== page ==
Report: Arizona leads nation in college cuts, tuition hikes
Arizona leads the nation when it comes to the deepest cuts to higher-education spending and the steepest tuition increases since the Great Recession began in 2007, according to new national report.
Arizona is spending 47 percent less per college student this year than it did in 2008, according to a report from a liberal think tank, the Center on Budget and Policy Priorities. That is a larger percentage drop than any other state, or $3,053 less annually per student.
In comparison, state spending on higher education across the United States is down an average of $1,805 per student annually — about 20 percent less than in 2008.
Arizona has also seen the largest tuition increases in the nation, rising 83.6 percent from 2008-2015 — or $4,734 per student after adjusting for inflation, the report said.
The average in-state tuition at Arizona's three four-year universities is now $10,398 per year.
During that same time period, tuition has risen an average of 29 percent nationally, about $2,000 more per year — making $9,139 per year the national average for university tuition.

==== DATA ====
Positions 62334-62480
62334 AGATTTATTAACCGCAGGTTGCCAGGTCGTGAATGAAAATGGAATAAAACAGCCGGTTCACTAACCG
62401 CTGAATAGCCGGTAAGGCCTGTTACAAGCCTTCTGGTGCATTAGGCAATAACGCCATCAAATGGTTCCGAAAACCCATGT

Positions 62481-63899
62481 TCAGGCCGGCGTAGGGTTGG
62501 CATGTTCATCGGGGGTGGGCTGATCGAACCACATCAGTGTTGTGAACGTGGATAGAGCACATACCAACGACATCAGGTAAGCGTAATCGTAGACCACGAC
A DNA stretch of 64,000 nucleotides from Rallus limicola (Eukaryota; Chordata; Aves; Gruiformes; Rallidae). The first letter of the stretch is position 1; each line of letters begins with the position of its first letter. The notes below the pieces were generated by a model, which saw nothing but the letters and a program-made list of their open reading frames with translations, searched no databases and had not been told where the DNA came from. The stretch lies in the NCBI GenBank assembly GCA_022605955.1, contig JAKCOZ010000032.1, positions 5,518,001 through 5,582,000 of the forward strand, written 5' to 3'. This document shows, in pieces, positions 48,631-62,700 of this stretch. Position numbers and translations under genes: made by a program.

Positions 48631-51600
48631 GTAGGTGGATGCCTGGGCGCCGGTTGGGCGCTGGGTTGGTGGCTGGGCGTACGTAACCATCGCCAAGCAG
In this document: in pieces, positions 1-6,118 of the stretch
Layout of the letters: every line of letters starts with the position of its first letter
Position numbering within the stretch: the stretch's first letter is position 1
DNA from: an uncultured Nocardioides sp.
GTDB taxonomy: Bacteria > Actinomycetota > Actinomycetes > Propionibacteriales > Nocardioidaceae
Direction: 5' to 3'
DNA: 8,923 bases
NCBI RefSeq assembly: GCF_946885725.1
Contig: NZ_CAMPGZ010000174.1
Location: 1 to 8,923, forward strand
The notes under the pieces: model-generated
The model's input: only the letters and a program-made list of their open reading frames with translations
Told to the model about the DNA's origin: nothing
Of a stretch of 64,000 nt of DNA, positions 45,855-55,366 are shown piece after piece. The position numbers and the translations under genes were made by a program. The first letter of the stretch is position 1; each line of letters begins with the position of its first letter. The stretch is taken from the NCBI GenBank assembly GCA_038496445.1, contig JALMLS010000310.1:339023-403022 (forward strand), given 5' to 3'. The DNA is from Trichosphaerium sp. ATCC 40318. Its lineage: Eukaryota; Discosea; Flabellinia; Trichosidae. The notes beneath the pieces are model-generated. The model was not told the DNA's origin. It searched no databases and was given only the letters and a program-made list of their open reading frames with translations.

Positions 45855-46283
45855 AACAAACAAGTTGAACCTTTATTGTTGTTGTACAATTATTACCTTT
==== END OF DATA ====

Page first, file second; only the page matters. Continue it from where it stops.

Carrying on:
The report does not take into account the cuts that Gov. Doug Ducey and the Legislature made this year. In March, Arizona lawmakers approved a new state budget which included $99 million in cuts to universities and $19 million in cuts to community colleges. State support for many schools, including Pima Community College, was zeroed out. The new budget will go into effect July 1.
Last week, the Arizona Board of Regents responded to the cuts by approving another round of tuition hikes.
In the fall, incoming in-state students at the University of Arizona will pay $11,403 — an increase of 4.07 percent from this academic year. Students will be enrolled in a tuition guarantee program that locks in that rate for four years.
Continuing students at UA will have the option of enrolling in a guarantee program, which would freeze their tuition at the current level, but if they opt out they will pay $11,264 — an increase of 2.8 percent.